AFTER a decade of hard-nosed economic structural reform, the Labor Party is returning to its traditions as the party with heart.
In the 1980s, under then-Treasurer and now-Prime Minister Paul Keating, Australia saw inflation slashed, productivity increased, and padded industries streamlined.
But the process to make Australia internationally competitive resulted in an 11 percent unemployment rate, with a third of that being long-term unemployment.
The government released its new economic policy, the White Paper on Industry and Employment, Wednesday. It not only tackles long-term unemployment but lays out a blueprint for a sustainable economic recovery. The aim is to cut the unemployment rate to 5 percent by 2001.
The centerpiece is a A$6.5 billion (US$4.6 billion) plan to get the jobless back to work. One major component is a Jobs Compact, which promises the offer of a job for six to 12 months or a place in a labor market program for anyone who has been unemployed for more than 18 months. It also greatly expands the number of places in a program that pays employers subsidies for hiring the long-term unemployed.
It adds a stick as well as a carrot: Those who refuse the offer of a job will be removed from the dole.
The other major piece of the White Paper is a special Training Wage that is lower than the official ``award'' wage levels set by a central commission. Employers can now hire unemployed workers at these lower wages in return for providing guaranteed training.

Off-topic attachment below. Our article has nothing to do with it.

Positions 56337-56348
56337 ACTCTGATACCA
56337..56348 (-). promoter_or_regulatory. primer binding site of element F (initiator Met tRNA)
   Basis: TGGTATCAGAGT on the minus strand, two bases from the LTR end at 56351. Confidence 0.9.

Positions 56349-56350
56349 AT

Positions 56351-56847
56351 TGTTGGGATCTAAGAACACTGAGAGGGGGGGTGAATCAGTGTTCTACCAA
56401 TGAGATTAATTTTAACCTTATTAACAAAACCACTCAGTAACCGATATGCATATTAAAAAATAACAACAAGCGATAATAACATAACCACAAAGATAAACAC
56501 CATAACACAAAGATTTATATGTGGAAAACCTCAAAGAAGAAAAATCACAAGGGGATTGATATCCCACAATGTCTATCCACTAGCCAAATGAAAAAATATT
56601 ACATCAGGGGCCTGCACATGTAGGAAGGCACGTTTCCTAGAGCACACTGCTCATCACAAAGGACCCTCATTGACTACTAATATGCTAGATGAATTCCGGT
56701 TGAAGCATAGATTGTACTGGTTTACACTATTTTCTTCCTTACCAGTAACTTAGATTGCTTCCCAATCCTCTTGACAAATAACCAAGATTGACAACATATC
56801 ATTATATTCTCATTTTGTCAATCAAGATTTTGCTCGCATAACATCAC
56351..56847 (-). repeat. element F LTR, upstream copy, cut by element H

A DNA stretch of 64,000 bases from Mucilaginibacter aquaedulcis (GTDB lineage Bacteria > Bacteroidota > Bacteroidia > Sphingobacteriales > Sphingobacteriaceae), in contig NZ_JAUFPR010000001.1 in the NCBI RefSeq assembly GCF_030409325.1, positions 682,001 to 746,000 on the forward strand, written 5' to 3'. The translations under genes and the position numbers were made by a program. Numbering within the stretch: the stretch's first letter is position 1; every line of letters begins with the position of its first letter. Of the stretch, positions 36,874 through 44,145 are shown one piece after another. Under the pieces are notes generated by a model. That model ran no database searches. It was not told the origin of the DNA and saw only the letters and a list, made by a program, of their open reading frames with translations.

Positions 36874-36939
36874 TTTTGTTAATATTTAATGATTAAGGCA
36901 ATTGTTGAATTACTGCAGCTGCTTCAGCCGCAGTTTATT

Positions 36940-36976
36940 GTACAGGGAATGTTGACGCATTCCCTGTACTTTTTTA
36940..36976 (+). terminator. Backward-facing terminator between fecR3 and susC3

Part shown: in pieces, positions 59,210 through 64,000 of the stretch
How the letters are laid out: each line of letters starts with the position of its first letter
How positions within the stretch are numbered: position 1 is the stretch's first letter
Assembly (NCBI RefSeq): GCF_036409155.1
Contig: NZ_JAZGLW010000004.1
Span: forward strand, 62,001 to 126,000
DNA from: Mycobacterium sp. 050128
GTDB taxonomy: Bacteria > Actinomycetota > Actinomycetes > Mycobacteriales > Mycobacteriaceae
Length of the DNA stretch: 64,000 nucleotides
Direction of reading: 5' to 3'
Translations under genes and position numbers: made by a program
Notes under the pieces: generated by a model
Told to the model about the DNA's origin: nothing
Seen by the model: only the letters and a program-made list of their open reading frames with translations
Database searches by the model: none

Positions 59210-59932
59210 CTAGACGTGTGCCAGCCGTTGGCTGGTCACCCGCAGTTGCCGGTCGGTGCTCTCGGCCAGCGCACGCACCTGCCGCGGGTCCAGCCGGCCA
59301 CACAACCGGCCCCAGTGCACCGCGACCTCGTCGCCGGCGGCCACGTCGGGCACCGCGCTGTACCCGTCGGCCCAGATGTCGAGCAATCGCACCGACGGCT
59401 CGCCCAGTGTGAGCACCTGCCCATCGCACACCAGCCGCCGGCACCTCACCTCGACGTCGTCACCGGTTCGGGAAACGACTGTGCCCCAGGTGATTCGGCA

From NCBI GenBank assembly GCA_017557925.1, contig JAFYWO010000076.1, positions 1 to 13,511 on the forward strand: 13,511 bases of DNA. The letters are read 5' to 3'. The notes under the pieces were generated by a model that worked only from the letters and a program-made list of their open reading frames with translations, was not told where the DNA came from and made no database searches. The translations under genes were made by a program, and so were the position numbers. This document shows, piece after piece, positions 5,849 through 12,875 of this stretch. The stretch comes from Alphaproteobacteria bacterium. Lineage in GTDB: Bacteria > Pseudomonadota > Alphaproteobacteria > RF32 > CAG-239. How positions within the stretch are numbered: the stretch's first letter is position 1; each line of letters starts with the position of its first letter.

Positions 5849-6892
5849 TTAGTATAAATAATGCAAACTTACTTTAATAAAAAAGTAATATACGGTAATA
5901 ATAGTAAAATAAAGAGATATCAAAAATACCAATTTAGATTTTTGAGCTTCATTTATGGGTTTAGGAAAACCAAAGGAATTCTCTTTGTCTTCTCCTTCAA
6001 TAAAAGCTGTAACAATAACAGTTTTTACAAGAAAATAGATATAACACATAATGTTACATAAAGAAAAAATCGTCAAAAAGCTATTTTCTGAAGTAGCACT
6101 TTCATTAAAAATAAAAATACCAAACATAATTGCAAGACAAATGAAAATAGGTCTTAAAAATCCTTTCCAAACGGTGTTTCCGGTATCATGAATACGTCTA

While this represents a break with traditional Labor policy, which has always resisted any moves to lower wages, the labor movement has given its support to the White Paper. ``The key elements are about jobs, skills, and opportunities for the disadvantaged, especially the long-term unemployed, to compete and participate in society on an equal footing,'' said Martin Ferguson, head of the Australian Council of Trade Unions.
Other facets of the White Paper include a new youth-training allowance to replace the dole for those under 18, changes in social security to allow the unemployed to earn more money before their benefits are reduced, more assistance to families with children, and more money for regional and industry development.
Employers are reluctant to hire the long-term unemployed because of the perception that they have lost skills and the motivation to work. A recent survey of employers found that 60 percent would not take on long-term unemployed people even if they were offered a subsidy. ``We don't see this as long-term, real solution to unem- ployment. The microeconomic reforms seem to have gone to the back burner [recently],'' says Ivan Dennison of the Business Council of Australia. He says that what is really needed are more tax incentives to give Australia the investment climate that will create jobs.
Mr. Dennison and other leaders do applaud the halting of a scheme that forced businesses to spend 1.5 percent of their payrolls on training.
Opposition leader John Hewson says mere training and short-term jobs are not enough. ``What we really should be doing is creating long-term jobs into which these people can go when they're adequately trained and able to enter the workforce,'' he says.
The White Paper does not indicate how the spending will be funded. The last time the government issued a White Paper was in 1945. Then, Prime Minister Ben Chifley promised full employment to the nation. Faced with a different set of political and economic realities, Mr. Keating is not promising quite the same thing today.
``If we do want to reach the point where we can say that every Australian who wants a job can have one, it will require a conscious and concerted national effort,'' Keating says.
``So we don't say that this White Paper will wipe away the problem at a stroke, but we do say that Australia will not leave people neglected and forgotten.''